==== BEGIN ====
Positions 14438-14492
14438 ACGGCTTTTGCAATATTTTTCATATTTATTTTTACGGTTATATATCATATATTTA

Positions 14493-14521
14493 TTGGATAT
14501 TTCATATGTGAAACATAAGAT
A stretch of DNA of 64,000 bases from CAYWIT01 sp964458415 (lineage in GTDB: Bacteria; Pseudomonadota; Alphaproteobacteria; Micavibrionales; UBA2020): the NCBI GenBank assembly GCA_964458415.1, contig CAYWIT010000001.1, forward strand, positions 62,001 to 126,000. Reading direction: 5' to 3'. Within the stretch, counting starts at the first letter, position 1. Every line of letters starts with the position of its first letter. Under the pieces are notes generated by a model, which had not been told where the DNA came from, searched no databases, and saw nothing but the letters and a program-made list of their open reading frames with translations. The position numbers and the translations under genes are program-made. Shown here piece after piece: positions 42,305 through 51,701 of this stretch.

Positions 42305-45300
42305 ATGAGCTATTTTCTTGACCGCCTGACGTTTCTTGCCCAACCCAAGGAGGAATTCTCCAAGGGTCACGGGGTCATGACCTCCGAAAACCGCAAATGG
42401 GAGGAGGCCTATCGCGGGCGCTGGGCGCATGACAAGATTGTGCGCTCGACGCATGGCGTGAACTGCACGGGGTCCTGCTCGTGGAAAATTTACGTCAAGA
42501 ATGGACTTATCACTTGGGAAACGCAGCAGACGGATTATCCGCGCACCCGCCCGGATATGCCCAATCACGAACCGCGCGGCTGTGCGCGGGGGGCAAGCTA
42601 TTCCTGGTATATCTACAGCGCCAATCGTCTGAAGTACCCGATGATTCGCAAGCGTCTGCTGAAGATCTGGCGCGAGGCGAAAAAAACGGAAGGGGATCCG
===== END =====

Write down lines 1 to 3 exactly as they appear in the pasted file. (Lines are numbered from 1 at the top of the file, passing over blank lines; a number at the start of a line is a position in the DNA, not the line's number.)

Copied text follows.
Positions 14438-14492
14438 ACGGCTTTTGCAATATTTTTCATATTTATTTTTACGGTTATATATCATATATTTA

Positions 14493-14521